Steve Martin surely is no Humphrey Bogart. I think it is safe to assume that we can all agree on that. The “Bogie” most of us remember and love was a lone wolf, a tough-as-nails private eye, a man of few words whose brusque charm could win over any woman. While Bogart was the epitome of the 1940s detective, Steve Martin tends to be typecast as the funny if slightly neurotic guy next door, the archetypical loser to Bogart’s hero. So imagine a partial reverse spin on these two male prototypes and picture a classic film noir with Steve Martin as the tough-as-nails private detective going up against gangsters and scoundrels to solve a mysterious murder conspiracy. Sounds ludicrous? It is, in all the best ways. And it gets even better!
The name of this particular “film noir” is Dead Men Don’t Wear Plaid, a nonsensical title for a humorous crime parody starring Steve Martin as Rigby Reardon. Prompted by his latest client, Juliet Forrest (portrayed by Rachel Ward), Reardon investigates the death of her father, scientist and cheesemaker John Hay Forrest. On his quest for the truth, he encounters both friends and enemies of “Carlotta,” a mysterious name that keeps popping up on two lists – and the list of Carlotta’s enemies grows shorter and shorter by the minute as one after the other, they somehow end up dead.
So much for the plot of the film. What really sets Dead Men apart from any other comedy/crime drama/film noir/parody though, is the impressive list of renowned actors playing supporting characters. Next to big names such as Ingrid Bergman and Bette Davis, you have Barbara Stanwyck playing Juliette’s older sister, Humphrey Bogart as Rigby’s mentor Philip Marlowe, as well as Ava Gardner and Burt Lancaster as lovers finding themselves on opposite sides of “Carlotta.” Now those of you who know at least one of these actors can do the math when I say that Dead Men was released in 1982. By then, Humphrey Bogart had been dead for over 25 years, yet the modern miracle of film editing allows him, as well as other 1940s legends, to once again grace the movie screen together.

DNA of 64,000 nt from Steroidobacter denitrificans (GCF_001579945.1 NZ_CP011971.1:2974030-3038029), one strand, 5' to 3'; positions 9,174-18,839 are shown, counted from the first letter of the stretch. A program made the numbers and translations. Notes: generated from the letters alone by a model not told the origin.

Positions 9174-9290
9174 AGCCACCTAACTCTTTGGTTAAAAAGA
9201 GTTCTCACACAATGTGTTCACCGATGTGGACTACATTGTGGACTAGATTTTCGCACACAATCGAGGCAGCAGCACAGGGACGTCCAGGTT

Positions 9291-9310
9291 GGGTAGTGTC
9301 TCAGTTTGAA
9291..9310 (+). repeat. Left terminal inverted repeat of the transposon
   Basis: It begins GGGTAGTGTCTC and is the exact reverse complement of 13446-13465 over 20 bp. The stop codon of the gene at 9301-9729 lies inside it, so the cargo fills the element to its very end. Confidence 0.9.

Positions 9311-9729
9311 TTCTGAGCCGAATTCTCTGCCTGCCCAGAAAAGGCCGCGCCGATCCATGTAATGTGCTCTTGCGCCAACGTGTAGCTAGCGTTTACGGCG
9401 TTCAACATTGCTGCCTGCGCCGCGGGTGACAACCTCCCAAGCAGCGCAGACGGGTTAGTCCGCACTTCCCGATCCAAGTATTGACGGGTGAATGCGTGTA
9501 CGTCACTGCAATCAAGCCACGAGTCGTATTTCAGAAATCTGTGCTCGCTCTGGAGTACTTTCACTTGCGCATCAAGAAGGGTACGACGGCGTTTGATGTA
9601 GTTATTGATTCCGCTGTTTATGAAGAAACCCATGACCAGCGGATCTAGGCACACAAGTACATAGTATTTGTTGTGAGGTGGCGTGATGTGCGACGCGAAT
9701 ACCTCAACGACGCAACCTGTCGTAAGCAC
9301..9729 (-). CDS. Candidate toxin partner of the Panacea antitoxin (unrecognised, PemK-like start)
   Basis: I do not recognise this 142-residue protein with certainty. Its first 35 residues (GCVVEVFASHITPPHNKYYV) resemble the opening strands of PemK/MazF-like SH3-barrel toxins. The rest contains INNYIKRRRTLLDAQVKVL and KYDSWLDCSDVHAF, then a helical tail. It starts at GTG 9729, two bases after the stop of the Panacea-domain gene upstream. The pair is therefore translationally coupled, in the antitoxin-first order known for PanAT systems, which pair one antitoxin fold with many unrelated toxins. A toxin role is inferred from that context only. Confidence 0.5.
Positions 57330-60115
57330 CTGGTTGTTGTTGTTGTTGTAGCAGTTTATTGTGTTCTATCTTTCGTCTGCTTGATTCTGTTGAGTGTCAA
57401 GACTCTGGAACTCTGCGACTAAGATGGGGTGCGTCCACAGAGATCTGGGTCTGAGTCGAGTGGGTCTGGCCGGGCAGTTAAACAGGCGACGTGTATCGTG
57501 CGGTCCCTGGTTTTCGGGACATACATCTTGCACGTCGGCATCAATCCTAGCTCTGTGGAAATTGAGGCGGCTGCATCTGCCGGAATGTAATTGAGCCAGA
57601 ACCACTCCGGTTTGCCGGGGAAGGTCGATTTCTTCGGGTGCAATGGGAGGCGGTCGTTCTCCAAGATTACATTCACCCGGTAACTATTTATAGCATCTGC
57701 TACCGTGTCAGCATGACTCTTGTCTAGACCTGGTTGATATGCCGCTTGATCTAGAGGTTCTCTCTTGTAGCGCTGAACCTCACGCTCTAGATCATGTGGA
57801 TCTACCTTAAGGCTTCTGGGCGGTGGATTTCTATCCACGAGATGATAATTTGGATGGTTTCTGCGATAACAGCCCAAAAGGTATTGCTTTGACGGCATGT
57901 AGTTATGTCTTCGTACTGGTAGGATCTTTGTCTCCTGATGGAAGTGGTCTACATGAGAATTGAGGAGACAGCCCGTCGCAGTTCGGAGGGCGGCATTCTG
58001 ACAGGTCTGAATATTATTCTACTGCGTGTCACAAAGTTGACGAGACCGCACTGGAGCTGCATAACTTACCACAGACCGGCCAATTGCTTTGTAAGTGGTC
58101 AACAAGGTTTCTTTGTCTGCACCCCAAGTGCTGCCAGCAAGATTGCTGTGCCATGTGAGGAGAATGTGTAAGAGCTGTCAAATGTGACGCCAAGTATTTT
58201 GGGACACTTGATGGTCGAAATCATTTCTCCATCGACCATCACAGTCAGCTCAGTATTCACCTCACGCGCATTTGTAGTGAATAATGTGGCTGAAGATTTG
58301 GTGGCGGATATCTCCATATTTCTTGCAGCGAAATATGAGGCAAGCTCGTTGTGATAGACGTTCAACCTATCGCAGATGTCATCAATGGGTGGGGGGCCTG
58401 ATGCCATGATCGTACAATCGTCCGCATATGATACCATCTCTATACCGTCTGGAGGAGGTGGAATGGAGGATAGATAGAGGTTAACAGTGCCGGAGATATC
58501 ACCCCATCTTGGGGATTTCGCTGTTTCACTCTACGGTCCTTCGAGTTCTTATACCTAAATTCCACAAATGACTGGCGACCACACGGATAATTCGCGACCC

The creative team of Dead Men wrote an original screenplay around scenes from 18 different movies, all released between 1941 and 1950, and simply edited those scenes so that they, together with newly shot scenes of Steve Martin and Rachel Ward, would create a collage-of-sorts. The end result was an entirely new film that is both hilariously over the top as well as a delightful homage to old black-and-white detective film when men were hyper-masculine wisecracking misanthropists and women were either damsels in distress or wicked femme fatales.
So for those of you who enjoy comedies and/or classic movies, be sure to check out Dead Men Don’t Wear Plaid, it is sure to be unlike anything you have ever seen before.